The History of the Reign of the Emperor Charles the Fifth, Volume 2

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Phillips, Sampson,, 1859
 

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Pagina 458 - ... more peevish, more irascible, and more impatient of contradiction. Having lived to be a witness of his own amazing success ; to see a great part of Europe embrace his doctrines ; and to shake the foundation of the papal throne, before which the mightiest monarchs had trembled, he discovered, on some occasions, symptoms of vanity and self-applause. He must have been, indeed, more than man, if, upon contemplating all that he actually accomplished, he had never felt any sentiment of this kind rising...
Pagina 154 - Nor did these outrages cease, as is usual in towns which are carried by assault, when the first fury of the storm was over ; the imperialists kept possession of Rome several months ; and, during all that time, the insolence and brutality of the soldiers hardly abated.
Pagina 348 - Jesuits to labour with unwearied zeal in promoting the salvation of men, this engaged them, of course, in many active functions. From their first institution, they considered the education of youth as their peculiar province; they aimed at being spiritual guides and confessors; they preached frequently in order to instruct the people; they set out as missionaries to convert unbelieving nations. The novelty of the institution, as well as the singularity of its objects, procured the order many admirers...
Pagina 456 - ... him to censure. His confidence that his own opinions were well founded, approached to arrogance ; his courage in asserting them, to rashness ; his firmness in adhering to them, to obstinacy ; and his zeal in confuting his adversaries, to rage and scurrility.
Pagina 457 - But these indecencies, of which Luther was guilty, must not be imputed wholly to the violence of his temper. They ought to be charged in part on the manners of the age. Among a rude people, unacquainted with those maxims, which, by putting continual restraint on the passions of individuals, have polished society, and rendered it agreeable, disputes were managed with heat, and strong emotions were uttered in their natural language, without reserve or delicacy.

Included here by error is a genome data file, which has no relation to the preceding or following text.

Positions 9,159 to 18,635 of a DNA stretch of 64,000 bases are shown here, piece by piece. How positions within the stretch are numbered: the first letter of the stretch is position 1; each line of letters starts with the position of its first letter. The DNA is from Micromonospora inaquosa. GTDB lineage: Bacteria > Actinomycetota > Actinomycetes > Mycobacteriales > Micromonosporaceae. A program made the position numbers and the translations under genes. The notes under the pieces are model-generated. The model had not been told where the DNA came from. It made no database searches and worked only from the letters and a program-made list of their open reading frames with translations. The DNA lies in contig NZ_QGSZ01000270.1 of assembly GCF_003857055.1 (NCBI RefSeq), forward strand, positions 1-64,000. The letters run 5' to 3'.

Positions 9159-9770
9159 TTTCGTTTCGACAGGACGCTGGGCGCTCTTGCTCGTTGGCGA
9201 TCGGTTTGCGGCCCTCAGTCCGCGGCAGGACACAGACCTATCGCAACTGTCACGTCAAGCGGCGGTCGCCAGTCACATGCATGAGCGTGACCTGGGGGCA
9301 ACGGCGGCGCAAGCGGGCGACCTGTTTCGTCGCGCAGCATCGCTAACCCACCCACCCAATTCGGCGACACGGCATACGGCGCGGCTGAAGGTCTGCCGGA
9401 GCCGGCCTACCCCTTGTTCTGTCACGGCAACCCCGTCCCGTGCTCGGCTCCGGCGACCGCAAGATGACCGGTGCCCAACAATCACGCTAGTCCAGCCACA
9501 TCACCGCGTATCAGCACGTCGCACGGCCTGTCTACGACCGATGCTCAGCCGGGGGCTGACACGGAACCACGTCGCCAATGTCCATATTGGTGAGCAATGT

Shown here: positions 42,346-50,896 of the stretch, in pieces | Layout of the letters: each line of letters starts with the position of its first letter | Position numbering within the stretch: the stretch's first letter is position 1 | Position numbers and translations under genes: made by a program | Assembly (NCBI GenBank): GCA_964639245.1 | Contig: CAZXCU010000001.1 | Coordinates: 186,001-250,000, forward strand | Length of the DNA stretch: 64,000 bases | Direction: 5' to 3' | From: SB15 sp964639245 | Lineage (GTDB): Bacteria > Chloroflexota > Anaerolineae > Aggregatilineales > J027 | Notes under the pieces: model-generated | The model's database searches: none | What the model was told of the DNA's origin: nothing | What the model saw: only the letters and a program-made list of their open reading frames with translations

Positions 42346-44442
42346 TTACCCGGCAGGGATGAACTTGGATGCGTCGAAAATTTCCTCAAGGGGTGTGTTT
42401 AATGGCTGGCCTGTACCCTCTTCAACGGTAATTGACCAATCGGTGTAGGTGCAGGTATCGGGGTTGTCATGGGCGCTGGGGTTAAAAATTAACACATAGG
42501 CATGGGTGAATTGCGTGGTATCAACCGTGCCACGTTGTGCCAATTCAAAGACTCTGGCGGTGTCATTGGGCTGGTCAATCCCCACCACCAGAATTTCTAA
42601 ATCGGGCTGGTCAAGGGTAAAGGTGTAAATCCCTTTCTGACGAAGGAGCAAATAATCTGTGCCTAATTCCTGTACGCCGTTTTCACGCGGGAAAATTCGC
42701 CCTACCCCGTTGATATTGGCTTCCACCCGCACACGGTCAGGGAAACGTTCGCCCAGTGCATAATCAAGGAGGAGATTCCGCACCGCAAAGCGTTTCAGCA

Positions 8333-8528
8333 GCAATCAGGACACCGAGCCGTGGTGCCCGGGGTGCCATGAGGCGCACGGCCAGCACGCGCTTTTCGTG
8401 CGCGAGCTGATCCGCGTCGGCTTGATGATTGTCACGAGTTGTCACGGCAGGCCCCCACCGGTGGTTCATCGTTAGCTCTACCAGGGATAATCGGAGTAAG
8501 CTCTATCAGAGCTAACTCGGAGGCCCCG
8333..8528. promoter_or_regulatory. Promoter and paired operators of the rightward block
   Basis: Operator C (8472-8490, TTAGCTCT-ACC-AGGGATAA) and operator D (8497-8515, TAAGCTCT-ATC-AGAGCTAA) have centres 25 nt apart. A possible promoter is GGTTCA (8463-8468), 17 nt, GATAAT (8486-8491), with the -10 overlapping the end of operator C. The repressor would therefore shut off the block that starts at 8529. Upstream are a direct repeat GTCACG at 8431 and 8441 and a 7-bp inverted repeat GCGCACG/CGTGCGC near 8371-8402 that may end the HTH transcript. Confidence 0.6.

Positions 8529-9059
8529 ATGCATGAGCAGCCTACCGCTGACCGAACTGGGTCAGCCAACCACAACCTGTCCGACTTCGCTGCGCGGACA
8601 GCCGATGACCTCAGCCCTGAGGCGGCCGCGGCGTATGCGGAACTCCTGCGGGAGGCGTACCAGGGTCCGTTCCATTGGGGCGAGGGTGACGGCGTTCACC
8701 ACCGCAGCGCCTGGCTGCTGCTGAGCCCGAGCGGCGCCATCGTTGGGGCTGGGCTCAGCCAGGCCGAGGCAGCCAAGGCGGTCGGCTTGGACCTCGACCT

Pagina 345 - There is not in the annals of mankind any example of such a perfect despotism, exercised, not over monks shut up in the cells of a convent, but over men dispersed among all the nations of the earth.
Pagina 458 - Some parts of Luther's behaviour, which to us appear most culpable, gave no disgust to his contemporaries. It was even by some of those qualities, which we are now apt to blame, that he was fitted for accomplishing the great work which he undertook. To rouse mankind, when sunk in ignorance or superstition, and to encounter the rage of bigotry armed with power, required the utmost vehemence of zeal, as well as a temper daring to excess.
Pagina 456 - Reformer : suca sanctity of life as suited the doctrine which he delivered ; and such perfect disinterestedness as affords no slight presumption of his sincerity. Superior to all selfish considerations, a stranger to the elegancies of life, and despising its pleasures, he left the honours and emoluments of the church to his disciples, remaining satisfied himself in his original state of professor in the university, and pastor of the town of Wittemberg, with the moderate appointments annexed to these...
Pagina 538 - That order of men, not more prone to complain when denied the respect to which they conceive themselves entitled, than apt to be pleased when treated with the distinction which they consider as their due, thought they could not exceed in gratitude to such a benefactor, and strained their invention, and employed all their ingenuity, in panegyric. Succeeding authors, warmed with their descriptions of Francis's bounty, adopted their encomiums, and even added to them. The appellation of Father of Letters...
Pagina 350 - Unhappily for mankind, the vast influence which the order of Jesuits acquired by all these different means has been often exerted with the most pernicious effect. Such was the tendency of that discipline observed by the society in forming its members, and such the fundamental maxims in its constitution, that every Jesuit was taught to regard the interest of the order as the capital object, to which every consideration was to be sacrificed.

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